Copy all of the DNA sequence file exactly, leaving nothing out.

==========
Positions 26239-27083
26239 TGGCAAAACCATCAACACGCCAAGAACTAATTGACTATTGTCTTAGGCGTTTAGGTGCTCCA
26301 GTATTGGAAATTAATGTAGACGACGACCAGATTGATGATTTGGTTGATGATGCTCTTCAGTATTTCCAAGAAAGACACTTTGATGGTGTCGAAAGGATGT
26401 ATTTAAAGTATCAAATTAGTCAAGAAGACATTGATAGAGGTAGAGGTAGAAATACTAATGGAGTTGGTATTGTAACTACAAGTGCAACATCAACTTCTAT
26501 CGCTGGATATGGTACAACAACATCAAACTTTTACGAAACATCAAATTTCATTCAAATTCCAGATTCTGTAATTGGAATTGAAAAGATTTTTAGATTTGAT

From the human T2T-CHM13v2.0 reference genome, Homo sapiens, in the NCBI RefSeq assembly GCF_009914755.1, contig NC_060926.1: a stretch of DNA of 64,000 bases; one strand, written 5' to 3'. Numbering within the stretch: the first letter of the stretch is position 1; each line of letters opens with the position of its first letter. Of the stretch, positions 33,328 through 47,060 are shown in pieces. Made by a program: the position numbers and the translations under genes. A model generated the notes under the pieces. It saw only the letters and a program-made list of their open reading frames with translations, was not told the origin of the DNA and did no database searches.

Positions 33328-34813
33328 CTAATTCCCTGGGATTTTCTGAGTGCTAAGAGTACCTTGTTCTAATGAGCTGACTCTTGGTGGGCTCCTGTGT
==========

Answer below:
Positions 26239-27083
26239 TGGCAAAACCATCAACACGCCAAGAACTAATTGACTATTGTCTTAGGCGTTTAGGTGCTCCA
26301 GTATTGGAAATTAATGTAGACGACGACCAGATTGATGATTTGGTTGATGATGCTCTTCAGTATTTCCAAGAAAGACACTTTGATGGTGTCGAAAGGATGT
26401 ATTTAAAGTATCAAATTAGTCAAGAAGACATTGATAGAGGTAGAGGTAGAAATACTAATGGAGTTGGTATTGTAACTACAAGTGCAACATCAACTTCTAT
26501 CGCTGGATATGGTACAACAACATCAAACTTTTACGAAACATCAAATTTCATTCAAATTCCAGATTCTGTAATTGGAATTGAAAAGATTTTTAGATTTGAT

From the human T2T-CHM13v2.0 reference genome, Homo sapiens, in the NCBI RefSeq assembly GCF_009914755.1, contig NC_060926.1: a stretch of DNA of 64,000 bases; one strand, written 5' to 3'. Numbering within the stretch: the first letter of the stretch is position 1; each line of letters opens with the position of its first letter. Of the stretch, positions 33,328 through 47,060 are shown in pieces. Made by a program: the position numbers and the translations under genes. A model generated the notes under the pieces. It saw only the letters and a program-made list of their open reading frames with translations, was not told the origin of the DNA and did no database searches.

Positions 33328-34813
33328 CTAATTCCCTGGGATTTTCTGAGTGCTAAGAGTACCTTGTTCTAATGAGCTGACTCTTGGTGGGCTCCTGTGT